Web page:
“What do you want to be when you grow up?”


How did you answer that question as a child? Doctor? Actor/Actress? President? Chances are, you didn’t say “I want to be a professional fundraiser.” (If you did, congratulations! You are to be commended on your foresight!)

Fundraising is not a profession that is typically a dream career for children. However, it should be! Although it can be quite stressful at times, it is hard to find another profession that has a greater impact on the betterment of society.

Now that the hectic end-of-year talks are over, it’s a good time to remember why you became a professional fundraiser in the first place. A few of the many reasons are below.

    • There are countless opportunities to meet new people from all walks of life and help them develop relationships with your organization.

Being in development, in this very special profession, has given me more professional satisfaction than I have gotten in any of the other activities I have ever done in my life. It gets me up every day and happy to come to work. It doesn’t get better than that.

—Executive Director of Development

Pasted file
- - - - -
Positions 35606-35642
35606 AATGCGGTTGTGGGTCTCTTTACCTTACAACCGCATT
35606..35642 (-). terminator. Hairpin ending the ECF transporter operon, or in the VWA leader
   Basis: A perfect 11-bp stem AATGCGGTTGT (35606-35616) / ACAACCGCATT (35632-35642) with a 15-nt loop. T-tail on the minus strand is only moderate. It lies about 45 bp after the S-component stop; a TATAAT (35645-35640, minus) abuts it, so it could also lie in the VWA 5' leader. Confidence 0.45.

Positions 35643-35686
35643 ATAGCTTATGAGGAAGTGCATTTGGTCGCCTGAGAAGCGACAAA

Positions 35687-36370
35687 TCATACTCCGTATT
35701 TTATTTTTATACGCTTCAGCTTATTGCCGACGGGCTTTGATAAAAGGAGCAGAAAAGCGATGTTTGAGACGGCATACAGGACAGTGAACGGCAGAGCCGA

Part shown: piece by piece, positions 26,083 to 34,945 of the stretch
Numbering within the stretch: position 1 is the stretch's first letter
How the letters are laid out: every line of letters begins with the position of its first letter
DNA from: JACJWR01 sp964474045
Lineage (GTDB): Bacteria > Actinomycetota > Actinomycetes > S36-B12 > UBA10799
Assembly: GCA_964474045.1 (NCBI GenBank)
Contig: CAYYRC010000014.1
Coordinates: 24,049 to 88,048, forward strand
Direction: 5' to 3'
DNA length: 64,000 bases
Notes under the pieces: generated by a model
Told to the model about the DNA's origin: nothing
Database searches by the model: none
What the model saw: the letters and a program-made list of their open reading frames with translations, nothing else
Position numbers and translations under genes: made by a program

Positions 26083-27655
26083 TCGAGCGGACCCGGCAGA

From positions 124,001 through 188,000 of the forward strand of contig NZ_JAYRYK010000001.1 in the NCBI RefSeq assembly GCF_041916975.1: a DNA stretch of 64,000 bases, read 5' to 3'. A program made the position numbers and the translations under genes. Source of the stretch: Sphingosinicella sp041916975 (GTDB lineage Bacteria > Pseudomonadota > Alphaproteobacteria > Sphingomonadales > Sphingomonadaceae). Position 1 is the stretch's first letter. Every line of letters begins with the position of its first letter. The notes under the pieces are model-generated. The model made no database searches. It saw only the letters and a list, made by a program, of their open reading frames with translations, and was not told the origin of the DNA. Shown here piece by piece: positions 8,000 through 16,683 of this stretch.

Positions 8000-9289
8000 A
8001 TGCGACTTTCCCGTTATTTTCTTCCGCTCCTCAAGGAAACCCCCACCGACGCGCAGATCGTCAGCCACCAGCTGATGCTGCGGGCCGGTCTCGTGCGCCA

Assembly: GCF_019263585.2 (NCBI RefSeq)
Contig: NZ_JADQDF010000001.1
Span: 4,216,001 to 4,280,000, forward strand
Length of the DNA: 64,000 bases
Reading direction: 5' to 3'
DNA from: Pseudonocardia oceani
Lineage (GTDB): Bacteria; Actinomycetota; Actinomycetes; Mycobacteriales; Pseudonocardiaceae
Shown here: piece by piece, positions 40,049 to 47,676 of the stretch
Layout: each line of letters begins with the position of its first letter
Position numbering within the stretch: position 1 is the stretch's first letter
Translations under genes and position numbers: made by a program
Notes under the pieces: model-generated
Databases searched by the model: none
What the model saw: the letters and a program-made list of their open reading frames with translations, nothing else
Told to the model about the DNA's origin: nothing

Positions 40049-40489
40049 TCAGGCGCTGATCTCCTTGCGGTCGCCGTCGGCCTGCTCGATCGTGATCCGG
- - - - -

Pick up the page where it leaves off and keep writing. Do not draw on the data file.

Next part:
• When you help people discover their passions, you are making a difference and changing the world. Major gift fundraising helps people see how impactful and meaningful philanthropy can be.

I’m here in this profession because it’s joyful. I help facilitate joy and passion and meaning in people’s lives.

—Vice President, Legacy and Major Gifts

    • As projects come to fruition, the realization that professional fundraising is a rewarding career comes to life. The experience of enabling the donor and the organization to accomplish something important can be truly gratifying—and cause for celebration for all involved.

It’s a very noble business, and one that the [organization] can benefit from, and society benefits from, and the donor benefits from.

—Vice President of Development

The list could go on and on and on. The fact is, professional fundraising is an extremely rewarding career. It’s a profession we should be proud of—and champion whenever and wherever we have the opportunity, whether it’s with a group of friends or at a school career day.

The next time someone asks you what you do, consider responding, “I have the world’s best job, because…”


To learn how to succeed as a development professional, attend The Art and Science of Donor Development.

The Art and Science of Donor Development